The food: where do I start? We actually travel up here from South Oxfordshire- just for the food. It's great to have free run on a menu without having to scan it's suitability. The Shayona mince curry (all veggie) is totally fab, it's my 8 year old's favourite. It has just the right amount of spice.

    Don't take my word for it- try it, friends of ours did and now they say they can't eat Indian anywhere else!

  4. None other can beat, simple, well priced, well presented, well served. Tasted great. Fantastic place to hide away from the credit crunch. Chilli Mogo was exceptional. And on top of everything is that even though they dont use garlic or onion ( sutiable for Jains and Swaminarayan Sampraday followers) still the food tastes tasty and awesome.

  5. I have eaten at Shayona Restaurant about 4 times in total now and only have good words to say for it!

    Food: There is a broad range of items from all over India so it is best to go in a group and share a couple of different dishes. For starters I especially enjoy 'Crispy Kumbh' - a paneer-stuffed, deep-fried mushroom dish. Some of the mains I have enjoyed include Paneer Butter Masala, Veg Jalfrezi and Navratna Korma. It's worth trying the desserts if you're able to spend a tad more.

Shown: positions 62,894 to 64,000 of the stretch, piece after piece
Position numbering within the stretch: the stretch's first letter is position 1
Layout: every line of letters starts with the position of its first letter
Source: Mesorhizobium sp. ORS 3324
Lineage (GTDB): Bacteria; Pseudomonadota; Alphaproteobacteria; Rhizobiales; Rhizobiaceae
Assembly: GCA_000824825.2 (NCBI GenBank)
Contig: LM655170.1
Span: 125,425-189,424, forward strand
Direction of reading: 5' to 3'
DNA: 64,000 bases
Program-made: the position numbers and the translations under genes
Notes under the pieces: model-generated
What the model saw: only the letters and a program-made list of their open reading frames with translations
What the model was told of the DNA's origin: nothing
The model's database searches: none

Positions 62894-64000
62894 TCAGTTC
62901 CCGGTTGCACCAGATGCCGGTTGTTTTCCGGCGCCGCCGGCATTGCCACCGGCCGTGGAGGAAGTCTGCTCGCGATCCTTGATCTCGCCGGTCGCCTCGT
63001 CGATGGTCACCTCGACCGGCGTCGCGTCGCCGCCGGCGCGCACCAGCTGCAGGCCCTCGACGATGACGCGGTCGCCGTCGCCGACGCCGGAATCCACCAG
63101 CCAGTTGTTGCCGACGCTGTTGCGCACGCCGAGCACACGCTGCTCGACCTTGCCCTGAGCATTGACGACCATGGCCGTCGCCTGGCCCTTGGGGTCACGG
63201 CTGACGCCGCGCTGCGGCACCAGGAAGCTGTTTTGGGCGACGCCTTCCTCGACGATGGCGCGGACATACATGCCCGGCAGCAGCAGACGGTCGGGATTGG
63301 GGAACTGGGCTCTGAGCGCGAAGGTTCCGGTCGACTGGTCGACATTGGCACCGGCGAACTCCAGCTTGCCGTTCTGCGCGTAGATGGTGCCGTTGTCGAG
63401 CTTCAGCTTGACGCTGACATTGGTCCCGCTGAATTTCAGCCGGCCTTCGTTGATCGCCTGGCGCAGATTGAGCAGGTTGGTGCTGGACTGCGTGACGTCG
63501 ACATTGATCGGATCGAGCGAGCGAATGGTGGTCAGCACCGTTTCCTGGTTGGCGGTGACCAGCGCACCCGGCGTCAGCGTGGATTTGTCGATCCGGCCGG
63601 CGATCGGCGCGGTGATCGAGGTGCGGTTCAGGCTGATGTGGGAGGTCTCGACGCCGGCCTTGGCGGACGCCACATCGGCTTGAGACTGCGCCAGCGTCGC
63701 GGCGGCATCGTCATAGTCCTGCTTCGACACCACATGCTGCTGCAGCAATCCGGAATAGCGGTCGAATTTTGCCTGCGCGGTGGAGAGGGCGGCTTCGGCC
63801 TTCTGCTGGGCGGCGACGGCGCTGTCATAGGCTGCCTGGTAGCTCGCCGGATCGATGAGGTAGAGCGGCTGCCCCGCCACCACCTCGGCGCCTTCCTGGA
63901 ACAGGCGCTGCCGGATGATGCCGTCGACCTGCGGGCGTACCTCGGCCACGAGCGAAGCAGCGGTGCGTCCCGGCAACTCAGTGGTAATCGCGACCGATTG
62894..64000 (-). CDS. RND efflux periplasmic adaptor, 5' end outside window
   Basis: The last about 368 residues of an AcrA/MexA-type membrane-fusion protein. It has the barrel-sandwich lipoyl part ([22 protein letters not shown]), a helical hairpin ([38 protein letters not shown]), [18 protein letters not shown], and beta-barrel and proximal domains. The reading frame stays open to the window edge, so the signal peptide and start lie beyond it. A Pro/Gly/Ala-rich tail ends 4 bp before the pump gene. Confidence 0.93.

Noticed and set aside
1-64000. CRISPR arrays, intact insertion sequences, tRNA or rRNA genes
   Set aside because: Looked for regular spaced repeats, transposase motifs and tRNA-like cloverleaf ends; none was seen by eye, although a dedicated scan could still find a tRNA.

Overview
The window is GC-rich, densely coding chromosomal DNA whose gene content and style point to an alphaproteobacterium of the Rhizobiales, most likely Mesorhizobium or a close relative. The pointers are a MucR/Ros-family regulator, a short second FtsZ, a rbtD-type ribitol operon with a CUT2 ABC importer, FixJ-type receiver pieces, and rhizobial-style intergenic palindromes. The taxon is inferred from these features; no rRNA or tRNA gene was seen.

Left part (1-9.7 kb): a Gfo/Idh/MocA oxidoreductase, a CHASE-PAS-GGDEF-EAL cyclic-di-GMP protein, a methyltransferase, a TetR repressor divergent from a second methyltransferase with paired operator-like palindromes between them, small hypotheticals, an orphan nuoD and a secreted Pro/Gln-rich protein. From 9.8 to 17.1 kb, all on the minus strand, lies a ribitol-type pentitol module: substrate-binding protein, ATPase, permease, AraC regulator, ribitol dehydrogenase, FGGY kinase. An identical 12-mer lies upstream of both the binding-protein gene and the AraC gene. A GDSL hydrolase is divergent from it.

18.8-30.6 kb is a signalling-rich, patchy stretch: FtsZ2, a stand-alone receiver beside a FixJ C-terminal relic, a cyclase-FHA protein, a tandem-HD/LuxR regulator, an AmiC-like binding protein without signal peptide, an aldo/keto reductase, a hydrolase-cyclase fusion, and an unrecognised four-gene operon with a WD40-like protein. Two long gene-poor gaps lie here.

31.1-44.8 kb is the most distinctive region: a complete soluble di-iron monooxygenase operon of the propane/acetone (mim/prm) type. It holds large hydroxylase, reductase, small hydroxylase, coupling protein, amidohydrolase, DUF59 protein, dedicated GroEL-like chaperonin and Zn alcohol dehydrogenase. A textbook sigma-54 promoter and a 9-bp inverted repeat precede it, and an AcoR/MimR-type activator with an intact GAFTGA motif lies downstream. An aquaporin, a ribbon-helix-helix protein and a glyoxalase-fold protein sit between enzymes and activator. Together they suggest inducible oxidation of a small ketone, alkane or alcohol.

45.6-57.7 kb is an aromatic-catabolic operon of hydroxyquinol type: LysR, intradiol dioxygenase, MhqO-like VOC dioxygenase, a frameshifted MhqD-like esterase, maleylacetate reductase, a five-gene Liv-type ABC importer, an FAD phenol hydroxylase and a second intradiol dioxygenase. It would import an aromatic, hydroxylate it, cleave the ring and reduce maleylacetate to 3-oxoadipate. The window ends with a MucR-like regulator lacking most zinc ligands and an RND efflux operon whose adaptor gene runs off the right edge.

Service: The service has consistently improved. The restaurant has a good number of staff so that you do not have to wait long to order or ask for something. The food was served impressively quick.

    Ambience: The interior design of the restaurant is beautiful. The seats and tables are comfortable. There are some comfy sofas towards the back of the restaurant too!

    Price: I do not eat out often so the price is high for me (nevertheless, it is definitely worth it once in a while). But compared to other restaurants of a similar standard, I believe Shayona is cheap. You can easily be filled up for £10 per person.